Site Overlay
atavistmas-1615204187-15.jpg

A Guide to His Southern Travels?

Sixth-plate tintype by an unidentified photographer. Dale Niesen Collection.
Sixth-plate tintype by an unidentified photographer. Dale Niesen Collection.

The thin volume held by this Union enlisted man may have helped him pinpoint the movements of his regiment during its Southern tour. The pocket-sized book, G. Woolworth Colton’s New Guide Map of the United States & Canada With Railroads, Counties & c., contained color-tinted maps that folded out to about 30-by-35 inches. It is one of a series of popular guides published by geographer George Woolworth Colton (1827-1901). His father, Joseph Hutchins Colton (1800-1893) started the business in the early 1830s. The Colton guide maps were recognized for excellence and quality.

The unnamed soldier, dressed in a four-button sack coat and cap with rainproof cover, sits in front of a backdrop painted with a camp scene. He wants us to see the book cover—perhaps a suggestion of the journey to come. Though his fate is currently unknown, a note inside the badly damaged case indicates he made it to Hilton Head Island, S.C. Union forces captured it in late 1861 and established a major base of operations against Charleston and Savannah, Ga. The island also became a refuge for former slaves.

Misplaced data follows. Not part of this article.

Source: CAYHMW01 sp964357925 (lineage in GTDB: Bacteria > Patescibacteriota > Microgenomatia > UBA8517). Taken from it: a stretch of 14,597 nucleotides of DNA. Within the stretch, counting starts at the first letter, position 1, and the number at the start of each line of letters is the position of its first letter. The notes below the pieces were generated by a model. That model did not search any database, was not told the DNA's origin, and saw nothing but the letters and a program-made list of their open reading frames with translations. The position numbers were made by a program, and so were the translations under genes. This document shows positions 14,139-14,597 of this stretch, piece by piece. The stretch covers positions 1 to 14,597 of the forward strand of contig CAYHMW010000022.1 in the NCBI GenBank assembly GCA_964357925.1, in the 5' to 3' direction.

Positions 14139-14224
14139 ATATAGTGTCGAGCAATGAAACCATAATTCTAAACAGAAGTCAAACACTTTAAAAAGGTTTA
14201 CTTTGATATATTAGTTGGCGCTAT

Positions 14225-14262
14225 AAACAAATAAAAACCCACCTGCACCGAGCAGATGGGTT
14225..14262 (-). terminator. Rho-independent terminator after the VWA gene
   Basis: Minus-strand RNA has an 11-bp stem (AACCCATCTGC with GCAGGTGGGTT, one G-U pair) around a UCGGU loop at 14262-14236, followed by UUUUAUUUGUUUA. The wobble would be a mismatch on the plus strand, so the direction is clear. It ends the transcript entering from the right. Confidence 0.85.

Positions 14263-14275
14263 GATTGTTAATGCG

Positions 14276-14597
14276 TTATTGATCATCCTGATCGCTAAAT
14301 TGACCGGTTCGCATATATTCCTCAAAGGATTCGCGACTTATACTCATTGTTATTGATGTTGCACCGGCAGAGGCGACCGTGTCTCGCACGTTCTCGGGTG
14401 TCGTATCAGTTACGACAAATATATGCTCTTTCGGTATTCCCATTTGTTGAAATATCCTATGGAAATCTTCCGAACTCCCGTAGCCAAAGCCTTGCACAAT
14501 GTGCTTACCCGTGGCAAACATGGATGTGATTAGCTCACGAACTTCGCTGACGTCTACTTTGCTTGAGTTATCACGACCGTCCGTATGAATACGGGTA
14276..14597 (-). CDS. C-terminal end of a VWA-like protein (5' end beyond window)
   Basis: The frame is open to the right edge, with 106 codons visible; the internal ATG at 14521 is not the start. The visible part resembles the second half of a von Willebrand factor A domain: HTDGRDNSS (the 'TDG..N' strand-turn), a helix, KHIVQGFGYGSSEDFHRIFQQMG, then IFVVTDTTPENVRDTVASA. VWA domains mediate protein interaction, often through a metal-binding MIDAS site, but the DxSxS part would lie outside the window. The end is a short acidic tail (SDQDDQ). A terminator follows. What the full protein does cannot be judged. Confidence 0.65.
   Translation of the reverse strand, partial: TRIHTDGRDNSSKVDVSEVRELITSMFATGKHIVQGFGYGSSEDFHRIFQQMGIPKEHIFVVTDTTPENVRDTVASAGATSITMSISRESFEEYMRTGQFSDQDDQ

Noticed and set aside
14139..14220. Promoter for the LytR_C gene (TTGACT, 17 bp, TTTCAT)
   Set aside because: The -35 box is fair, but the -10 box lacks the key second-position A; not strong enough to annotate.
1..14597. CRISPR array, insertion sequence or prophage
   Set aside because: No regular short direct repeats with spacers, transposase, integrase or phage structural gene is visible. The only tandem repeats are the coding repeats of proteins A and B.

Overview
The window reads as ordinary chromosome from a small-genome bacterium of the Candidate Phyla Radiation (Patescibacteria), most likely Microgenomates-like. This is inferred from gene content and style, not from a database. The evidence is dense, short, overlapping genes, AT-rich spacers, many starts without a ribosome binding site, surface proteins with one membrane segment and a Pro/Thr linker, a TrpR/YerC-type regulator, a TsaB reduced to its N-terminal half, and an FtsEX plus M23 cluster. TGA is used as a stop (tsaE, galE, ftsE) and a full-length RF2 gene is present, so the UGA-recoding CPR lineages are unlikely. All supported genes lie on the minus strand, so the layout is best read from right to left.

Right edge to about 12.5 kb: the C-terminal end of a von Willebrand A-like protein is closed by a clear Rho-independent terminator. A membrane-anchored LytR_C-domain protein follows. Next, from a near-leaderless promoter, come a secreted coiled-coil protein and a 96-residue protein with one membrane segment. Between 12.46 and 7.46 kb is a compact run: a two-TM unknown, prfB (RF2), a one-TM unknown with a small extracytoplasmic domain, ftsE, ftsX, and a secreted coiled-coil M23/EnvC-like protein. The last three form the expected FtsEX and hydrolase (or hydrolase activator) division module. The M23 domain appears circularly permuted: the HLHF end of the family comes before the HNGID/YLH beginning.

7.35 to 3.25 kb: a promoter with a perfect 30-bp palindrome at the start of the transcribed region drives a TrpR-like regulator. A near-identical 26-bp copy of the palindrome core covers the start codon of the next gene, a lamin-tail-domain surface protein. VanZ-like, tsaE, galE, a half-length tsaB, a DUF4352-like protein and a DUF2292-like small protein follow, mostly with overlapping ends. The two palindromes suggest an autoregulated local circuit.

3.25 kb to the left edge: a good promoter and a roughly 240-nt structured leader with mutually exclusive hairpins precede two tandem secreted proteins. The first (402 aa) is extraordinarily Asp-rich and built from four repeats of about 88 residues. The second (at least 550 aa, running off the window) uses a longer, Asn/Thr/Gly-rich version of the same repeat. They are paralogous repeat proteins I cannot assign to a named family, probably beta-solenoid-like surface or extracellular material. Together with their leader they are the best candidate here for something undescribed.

The fate of this soldier and the usefulness of Colton’s Guide to him are not known.


SPREAD THE WORD: We encourage you to share this story on social media and elsewhere to educate and raise awareness. If you wish to use any image on this page for another purpose, please request permission.

LEARN MORE about Military Images, America’s only magazine dedicated to showcasing, interpreting and preserving Civil War portrait photography.

VISIT OUR STORE to subscribe, renew a subscription, and more.

Scroll UpScroll Up